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Americans’ Original Sin

Author: Annette Gordon-Reed 

Affiliation: Harvard Law School 

Organization/Publisher: Foreign Affairs 

Date/Place: January-February 2018/USA

Type of Literature: Article 

Word Count: 2930


Keywords: Slavery, Black, White Supremacy, America



The article interrogates the problems the Americans has to deal with from the country’s beginning. This problem is about the fact of how to reconcile the values advocated in the Declaration of Independence and the constitution with the sin of slavery. The main goal of the Declaration was to cut the ties between the colonies and Great Britain, but soon because its vaulting language it the document come to mean to more than that. The Constitution came into being after a heated argument over—and fateful compromise on—the institution of slavery. The document signed in 1787 and became a sacred text by slave owners. The founding fathers of this constitutions and declaration became praised and were sawn as if America will not exist without them. The author considers the fact about American slavery its basis in the race as significant. As a result, this created and defined a recognizable group of people and placed them outside society. This also resulted in the fact that slavery was tied inescapably to white dominance. Just as blackness was associated with inferiority and a lack of freedom—in some jurisdictions, black skin created the legal presumption of an enslaved status—whiteness was associated with superiority and freedom. This does not change even after the 13th Amendment which ended the legal slavery in 1865. But this also does not change the attitudes of white people about race: blackness “was still had to be devalued to ensure white superiority”. According to the author, it took the time that black Americans have made socially and economically progress but there is still a way to go. The fact that United of States elected a black president did not change the position of black people. The author closes the article with this closing remarks: “to understand these problems, look not only to slavery itself but also to its most lasting legacy: the maintenance of white supremacy. Americans must come to grips with both if they are to make their country live up to its founding creed.”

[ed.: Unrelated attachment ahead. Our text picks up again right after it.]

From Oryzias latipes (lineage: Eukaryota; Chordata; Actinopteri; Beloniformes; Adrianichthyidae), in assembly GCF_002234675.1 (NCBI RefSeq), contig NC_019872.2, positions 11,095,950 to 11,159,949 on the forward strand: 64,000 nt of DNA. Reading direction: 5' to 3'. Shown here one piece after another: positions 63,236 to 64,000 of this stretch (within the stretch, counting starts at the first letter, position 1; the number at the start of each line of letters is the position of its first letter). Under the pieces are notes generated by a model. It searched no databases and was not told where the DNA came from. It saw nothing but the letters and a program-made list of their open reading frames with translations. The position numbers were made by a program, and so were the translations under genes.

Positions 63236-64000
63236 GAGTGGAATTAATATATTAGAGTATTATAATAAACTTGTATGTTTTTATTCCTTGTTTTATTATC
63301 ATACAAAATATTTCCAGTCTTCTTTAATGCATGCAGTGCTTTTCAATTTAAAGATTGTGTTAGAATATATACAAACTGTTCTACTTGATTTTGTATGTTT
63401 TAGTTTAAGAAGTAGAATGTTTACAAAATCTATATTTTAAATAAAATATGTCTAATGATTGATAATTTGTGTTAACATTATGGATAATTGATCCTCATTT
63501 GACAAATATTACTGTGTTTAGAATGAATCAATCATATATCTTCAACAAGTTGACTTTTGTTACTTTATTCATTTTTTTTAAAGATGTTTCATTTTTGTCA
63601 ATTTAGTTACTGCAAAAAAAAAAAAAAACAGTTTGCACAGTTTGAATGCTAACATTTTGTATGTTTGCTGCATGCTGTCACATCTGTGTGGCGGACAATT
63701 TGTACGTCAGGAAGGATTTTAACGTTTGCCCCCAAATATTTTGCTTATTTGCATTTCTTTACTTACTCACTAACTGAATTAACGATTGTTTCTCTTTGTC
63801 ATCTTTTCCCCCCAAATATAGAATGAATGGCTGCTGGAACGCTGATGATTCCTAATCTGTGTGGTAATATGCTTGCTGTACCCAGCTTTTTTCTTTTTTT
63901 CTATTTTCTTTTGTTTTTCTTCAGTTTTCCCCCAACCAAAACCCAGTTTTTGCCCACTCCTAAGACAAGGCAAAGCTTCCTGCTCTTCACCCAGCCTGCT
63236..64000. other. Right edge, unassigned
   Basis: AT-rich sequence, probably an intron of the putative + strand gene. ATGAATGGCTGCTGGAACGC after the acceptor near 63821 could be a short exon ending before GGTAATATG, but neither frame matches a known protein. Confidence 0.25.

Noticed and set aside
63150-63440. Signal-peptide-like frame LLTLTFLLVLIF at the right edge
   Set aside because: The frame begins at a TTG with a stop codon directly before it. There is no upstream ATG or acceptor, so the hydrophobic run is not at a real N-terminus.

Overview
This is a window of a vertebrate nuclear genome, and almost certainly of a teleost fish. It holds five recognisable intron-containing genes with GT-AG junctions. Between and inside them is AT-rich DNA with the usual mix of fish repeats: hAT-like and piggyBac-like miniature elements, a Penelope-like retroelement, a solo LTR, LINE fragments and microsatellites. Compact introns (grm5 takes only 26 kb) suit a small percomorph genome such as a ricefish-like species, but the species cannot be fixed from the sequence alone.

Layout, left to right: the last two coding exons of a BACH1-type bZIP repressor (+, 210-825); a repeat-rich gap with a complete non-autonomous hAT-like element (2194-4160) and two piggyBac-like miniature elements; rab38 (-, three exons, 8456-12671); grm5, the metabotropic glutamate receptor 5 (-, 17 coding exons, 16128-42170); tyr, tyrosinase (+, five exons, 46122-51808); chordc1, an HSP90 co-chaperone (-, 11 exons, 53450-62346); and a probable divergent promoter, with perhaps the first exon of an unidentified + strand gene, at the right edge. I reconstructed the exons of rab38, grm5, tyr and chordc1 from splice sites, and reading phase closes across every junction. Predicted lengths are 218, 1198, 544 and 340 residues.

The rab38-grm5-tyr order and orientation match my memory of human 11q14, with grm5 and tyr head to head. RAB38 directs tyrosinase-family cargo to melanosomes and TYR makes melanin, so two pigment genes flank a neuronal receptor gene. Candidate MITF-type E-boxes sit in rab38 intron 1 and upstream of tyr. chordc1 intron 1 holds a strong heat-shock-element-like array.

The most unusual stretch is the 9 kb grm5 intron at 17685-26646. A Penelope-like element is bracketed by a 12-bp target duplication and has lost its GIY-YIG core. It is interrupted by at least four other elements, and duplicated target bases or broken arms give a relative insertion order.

By: Leyla Yildirim, CIGA Senior Research Associate



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